We are no longer a volunteer-run nonprofit and now are in the process of building a really talented team. Our new executive director was a co-founder back in 2004 of the Youth Activism Project back when she was in middle school. This recent Harvard Kennedy School of Government graduate is hiring several staff, including our Youth Organizer who is a rising 12th grader and our Outreach & Partnerships Director who is a college sophomore. Our online YOUth ACTivism Guide to Change was co-created with a design team of 12 students from half a dozen high schools.

Since 2004, our nonprofit has tracked the unique influence of young people on policymakers from school boards to city councils. We have collaborated with over 1,000 teens for an average of 3 years to identify issues that they care deeply about and provide them with strategic guidance on how to be changemakers.

Our Annual Reports and blogs posted on our website highlight the breadth of our activities.

How we listen

SOURCE: Self-reported by organization

Seeking feedback from people served makes programs more responsive and effective. Here’s how this organization is listening.

done We shared information about our current feedback practices.
  • How is your organization collecting feedback from the people you serve?

    SMS text surveys, Electronic surveys (by email, tablet, etc.), Focus groups or interviews (by phone or in person), Case management notes, Community meetings/Town halls, Constituent (client or resident, etc.) advisory committees, Suggestion box/email,

  • How is your organization using feedback from the people you serve?

    To identify and remedy poor client service experiences, To identify bright spots and enhance positive service experiences, To make fundamental changes to our programs and/or operations, To inform the development of new programs/projects, To identify where we are less inclusive or equitable across demographic groups, To strengthen relationships with the people we serve,

  • What significant change resulted from feedback?

    The Youth Activism Project motivates and trains teens, especially youth of color from marginalized backgrounds, in over a dozen U.S. cities. Recruiting has been a challenge for many of our teams and based on feedback, we learned a solo leader is part of the problem. So now we coach all our leaders to find a co-lead which has improved outreach and also shared leadership.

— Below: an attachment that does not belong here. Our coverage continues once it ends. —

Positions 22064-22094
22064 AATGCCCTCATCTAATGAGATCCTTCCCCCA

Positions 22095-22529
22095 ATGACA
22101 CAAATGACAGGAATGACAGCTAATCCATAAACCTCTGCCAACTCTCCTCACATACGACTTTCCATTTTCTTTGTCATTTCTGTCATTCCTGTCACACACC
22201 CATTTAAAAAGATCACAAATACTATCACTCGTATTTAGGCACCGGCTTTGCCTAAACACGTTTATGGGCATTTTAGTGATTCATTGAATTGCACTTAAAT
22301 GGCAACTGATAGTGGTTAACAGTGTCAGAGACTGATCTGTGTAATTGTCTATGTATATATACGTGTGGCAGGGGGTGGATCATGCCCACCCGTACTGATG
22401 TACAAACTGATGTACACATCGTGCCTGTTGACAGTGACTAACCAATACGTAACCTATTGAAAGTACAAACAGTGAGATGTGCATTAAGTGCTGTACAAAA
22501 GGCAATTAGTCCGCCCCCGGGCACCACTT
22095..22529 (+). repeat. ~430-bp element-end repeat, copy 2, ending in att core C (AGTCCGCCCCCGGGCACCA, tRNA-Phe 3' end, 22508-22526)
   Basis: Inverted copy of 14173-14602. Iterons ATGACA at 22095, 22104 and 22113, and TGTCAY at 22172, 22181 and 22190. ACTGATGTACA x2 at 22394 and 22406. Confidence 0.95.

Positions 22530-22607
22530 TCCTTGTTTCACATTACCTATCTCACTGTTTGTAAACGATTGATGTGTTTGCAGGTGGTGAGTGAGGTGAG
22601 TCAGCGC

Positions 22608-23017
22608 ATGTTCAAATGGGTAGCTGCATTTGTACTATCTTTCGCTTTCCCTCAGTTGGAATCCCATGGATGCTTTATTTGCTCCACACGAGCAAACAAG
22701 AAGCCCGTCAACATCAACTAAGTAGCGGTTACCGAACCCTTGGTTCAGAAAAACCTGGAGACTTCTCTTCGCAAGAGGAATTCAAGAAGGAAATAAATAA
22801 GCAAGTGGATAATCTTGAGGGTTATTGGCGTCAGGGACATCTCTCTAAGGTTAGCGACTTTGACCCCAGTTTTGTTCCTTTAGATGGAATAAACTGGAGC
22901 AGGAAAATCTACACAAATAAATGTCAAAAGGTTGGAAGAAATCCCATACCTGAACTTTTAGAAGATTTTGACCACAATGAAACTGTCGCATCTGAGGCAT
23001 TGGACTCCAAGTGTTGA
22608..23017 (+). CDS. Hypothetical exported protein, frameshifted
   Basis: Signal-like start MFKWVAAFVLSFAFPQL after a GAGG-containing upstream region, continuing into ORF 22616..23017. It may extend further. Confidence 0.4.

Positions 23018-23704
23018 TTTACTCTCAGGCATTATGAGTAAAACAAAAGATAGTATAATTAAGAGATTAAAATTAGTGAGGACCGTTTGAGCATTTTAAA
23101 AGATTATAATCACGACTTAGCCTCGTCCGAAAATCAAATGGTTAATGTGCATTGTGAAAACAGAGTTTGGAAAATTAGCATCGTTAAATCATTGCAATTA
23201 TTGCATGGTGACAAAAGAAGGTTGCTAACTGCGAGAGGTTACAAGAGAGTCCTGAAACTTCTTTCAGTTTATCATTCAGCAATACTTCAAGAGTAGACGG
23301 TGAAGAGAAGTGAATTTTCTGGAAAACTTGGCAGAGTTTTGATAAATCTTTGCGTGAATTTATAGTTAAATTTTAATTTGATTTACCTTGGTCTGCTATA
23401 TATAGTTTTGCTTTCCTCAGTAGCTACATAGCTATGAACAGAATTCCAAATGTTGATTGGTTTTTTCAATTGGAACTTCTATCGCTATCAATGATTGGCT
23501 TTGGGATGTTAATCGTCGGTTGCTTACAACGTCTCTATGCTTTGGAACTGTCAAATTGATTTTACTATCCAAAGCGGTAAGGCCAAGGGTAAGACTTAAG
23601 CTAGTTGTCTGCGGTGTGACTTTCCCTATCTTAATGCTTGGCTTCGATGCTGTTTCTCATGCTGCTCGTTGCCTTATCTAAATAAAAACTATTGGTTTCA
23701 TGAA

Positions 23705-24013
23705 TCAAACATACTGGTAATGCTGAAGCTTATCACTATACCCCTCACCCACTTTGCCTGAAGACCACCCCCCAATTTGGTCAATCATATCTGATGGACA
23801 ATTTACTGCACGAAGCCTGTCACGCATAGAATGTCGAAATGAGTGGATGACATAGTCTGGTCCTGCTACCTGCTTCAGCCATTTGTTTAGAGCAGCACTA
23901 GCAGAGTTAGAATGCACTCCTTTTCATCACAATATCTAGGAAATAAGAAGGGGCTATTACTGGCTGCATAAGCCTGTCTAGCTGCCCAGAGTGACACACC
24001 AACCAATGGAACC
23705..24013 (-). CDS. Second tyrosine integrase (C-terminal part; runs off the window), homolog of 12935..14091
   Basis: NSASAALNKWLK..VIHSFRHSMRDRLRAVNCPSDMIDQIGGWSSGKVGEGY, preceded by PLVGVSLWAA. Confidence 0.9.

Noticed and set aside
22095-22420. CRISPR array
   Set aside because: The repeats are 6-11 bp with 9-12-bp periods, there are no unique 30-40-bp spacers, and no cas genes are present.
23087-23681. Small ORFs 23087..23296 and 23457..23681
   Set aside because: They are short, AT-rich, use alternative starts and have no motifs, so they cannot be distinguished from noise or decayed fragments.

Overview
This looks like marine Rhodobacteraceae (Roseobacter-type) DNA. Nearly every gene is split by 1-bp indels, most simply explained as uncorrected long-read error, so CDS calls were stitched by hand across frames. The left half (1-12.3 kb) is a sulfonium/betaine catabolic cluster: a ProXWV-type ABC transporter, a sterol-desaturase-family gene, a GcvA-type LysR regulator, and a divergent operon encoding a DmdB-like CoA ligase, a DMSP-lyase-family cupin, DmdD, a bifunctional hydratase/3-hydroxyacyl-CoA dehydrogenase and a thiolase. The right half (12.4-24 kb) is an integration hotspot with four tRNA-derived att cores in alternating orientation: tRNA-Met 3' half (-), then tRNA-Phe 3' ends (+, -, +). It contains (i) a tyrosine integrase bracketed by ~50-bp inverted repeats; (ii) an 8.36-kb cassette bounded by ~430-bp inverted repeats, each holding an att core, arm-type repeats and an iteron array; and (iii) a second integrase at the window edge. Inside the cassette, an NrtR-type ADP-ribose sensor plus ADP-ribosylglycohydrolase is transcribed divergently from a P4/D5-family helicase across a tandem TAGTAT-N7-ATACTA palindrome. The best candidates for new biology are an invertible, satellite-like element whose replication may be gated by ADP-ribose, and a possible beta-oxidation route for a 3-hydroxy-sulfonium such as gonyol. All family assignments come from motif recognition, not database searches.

• With whom is the organization sharing feedback?

    The people we serve, Our staff, Our board, Our funders, Our community partners,

  • Which of the following feedback practices does your organization routinely carry out?

  • What challenges does the organization face when collecting feedback?

    We don't have any major challenges to collecting feedback,

Financials

Youth Activism Project
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Operations

The people, governance practices, and partners that make the organization tick.

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Connect with nonprofit leaders

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Build relationships with key people who manage and lead nonprofit organizations with GuideStar Pro. Try a low commitment monthly plan today.

  • Analyze a variety of pre-calculated financial metrics
  • Access beautifully interactive analysis and comparison tools
  • Compare nonprofit financials to similar organizations

Want to see how you can enhance your nonprofit research and unlock more insights? Learn More about GuideStar Pro.

Youth Activism Project

Board of directors
as of 02/22/2022
SOURCE: Self-reported by organization
Board co-chair

Brian Callahan

No affiliation

Term: 2019 - 2021


Board co-chair

Vanessa Garcia

Jonathan Johnson

Hilary Aviles

Chris Herrera

Board leadership practices

SOURCE: Self-reported by organization

GuideStar worked with BoardSource, the national leader in nonprofit board leadership and governance, to create this section.

  • Board orientation and education
    Does the board conduct a formal orientation for new board members and require all board members to sign a written agreement regarding their roles, responsibilities, and expectations? Yes
  • CEO oversight
    Has the board conducted a formal, written assessment of the chief executive within the past year ? No
  • Ethics and transparency
    Have the board and senior staff reviewed the conflict-of-interest policy and completed and signed disclosure statements in the past year? Yes
  • Board composition
    Does the board ensure an inclusive board member recruitment process that results in diversity of thought and leadership? Yes
  • Board performance
    Has the board conducted a formal, written self-assessment of its performance within the past three years? Yes